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Now let us sing-Long live the king,

And Gilpin long live he;
And, when he next doth ride abroad,

May I be there to see!

THE YEARLY DISTRESS,

OR

TITHING TIME AT STOCK IN ESSEX:

Verses addressed to a Country Clergyman complaining of the disagreeableness of the day annually appointed for

receiving the Dues at the Parsonage.

Come, ponder well, for 'tis no jest,

To laugh it would be wrong; as !
The troubles of a worthy priest

The burden of my song.

This priest he merry is and blithe

Three quarters of the year,

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But oh! it cuts him like a sithe

When tithing time draws near.

He then is full of fright and fears,

As one at point to die,
And long before the day appears

He heaves up many a sigh.

For then the farmers come jog, jog,

Along the miry road, Each heart as heavy as a log,

To make their payments good.

In sooth, the sorrow of such days

Is not to be express’d, When he that takes and he that pays

Are both alike distress'd.

Now all, unwelcome, at his gates

The clumsy swains alight,
With rueful faces and bald pates-

He trembles at the sight.

And well he may, for well he knows

Each bumpkin of the clan, Instead of paying what he owes,

Will cheat him if he can.

So in they come-each makes his leg,

And flings his head before, And looks as if he came to beg,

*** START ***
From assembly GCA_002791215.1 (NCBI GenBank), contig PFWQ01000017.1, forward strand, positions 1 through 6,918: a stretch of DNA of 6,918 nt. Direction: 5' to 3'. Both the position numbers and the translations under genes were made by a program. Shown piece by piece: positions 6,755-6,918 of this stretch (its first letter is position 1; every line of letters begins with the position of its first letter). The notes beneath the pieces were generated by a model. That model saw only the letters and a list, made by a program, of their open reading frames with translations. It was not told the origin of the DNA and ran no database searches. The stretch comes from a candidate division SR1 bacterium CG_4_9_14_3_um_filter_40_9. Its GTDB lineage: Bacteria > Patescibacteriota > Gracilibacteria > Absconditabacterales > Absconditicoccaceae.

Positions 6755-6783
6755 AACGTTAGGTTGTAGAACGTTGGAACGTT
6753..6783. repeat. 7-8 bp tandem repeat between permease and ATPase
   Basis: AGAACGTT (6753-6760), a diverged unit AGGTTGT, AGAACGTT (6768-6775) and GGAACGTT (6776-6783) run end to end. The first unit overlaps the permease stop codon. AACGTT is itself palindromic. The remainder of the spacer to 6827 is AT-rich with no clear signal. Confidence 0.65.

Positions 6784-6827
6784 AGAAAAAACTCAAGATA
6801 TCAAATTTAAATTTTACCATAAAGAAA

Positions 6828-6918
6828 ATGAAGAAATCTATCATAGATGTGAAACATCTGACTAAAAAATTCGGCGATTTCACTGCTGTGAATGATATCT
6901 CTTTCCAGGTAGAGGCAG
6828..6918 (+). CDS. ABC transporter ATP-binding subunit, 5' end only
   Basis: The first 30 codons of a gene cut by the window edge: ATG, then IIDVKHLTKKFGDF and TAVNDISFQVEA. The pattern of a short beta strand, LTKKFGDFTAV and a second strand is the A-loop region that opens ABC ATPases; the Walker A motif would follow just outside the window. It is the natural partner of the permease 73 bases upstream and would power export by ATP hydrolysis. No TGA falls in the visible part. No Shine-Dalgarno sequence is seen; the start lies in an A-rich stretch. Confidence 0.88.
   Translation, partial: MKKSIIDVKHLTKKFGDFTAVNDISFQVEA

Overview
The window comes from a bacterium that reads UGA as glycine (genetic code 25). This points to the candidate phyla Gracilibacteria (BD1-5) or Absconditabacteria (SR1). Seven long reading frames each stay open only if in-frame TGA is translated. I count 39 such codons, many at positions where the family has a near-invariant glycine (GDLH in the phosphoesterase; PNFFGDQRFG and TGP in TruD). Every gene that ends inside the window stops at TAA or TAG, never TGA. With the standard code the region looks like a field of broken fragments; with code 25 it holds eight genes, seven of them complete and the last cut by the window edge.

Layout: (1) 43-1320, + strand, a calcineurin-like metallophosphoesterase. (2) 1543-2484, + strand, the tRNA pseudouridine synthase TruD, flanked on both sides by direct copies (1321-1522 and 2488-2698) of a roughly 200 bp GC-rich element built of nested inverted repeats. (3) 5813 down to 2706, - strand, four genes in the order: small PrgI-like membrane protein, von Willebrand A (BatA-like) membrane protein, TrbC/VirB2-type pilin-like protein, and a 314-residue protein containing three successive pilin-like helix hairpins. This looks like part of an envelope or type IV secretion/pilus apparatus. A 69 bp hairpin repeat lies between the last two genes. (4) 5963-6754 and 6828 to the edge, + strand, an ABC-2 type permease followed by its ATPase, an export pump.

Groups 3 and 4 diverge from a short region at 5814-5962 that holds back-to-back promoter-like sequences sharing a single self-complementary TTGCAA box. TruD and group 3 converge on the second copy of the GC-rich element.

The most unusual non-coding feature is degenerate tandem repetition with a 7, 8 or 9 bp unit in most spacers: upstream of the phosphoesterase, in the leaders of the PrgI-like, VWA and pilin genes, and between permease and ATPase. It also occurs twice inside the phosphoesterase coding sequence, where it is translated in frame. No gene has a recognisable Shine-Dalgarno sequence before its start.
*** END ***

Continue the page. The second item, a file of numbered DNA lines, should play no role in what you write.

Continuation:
And not to quit a score.

· And how does miss and madam do,

The little boy and all?' • All tight and well: and how do you,

Good Mr. What-d'ye-call?'

The dinner comes, and down they sit:

Were e'er such hungry folk? There's little talking, and no wit;

It is no time to joke.

One wipes his nose upon his sleeve,

One spits upon the floor,
Yet, not to give offence or grieve,

Holds

up

the cloth before.

The punch goes round, and they are dull

And lumpish still as ever;
Like barrels with their bellies full,

They only weigh the heavier.

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At length the busy time begins:

· Come, neighbours, we must wagThe money chinks, down drop their chins,

Each lugging out his bag.

1

One talks of mildew and of frost,

And one of storms of hail,

And one of pigs that he has lost

By maggots at the tail.

Quoth one, • A rarer man than

you In pulpit none shall hear: But yet, methinks, to tell you true,

You sell it plaguy dear.'

Oh, why are farmers made só coarse,

Or clergy made 'so fine!

A kick that scarce would move a horse

May kill a sound divine.

Then let the boobies stay at home, V

'Twould cost him, I dare say, Less trouble taking twice the sum, (!

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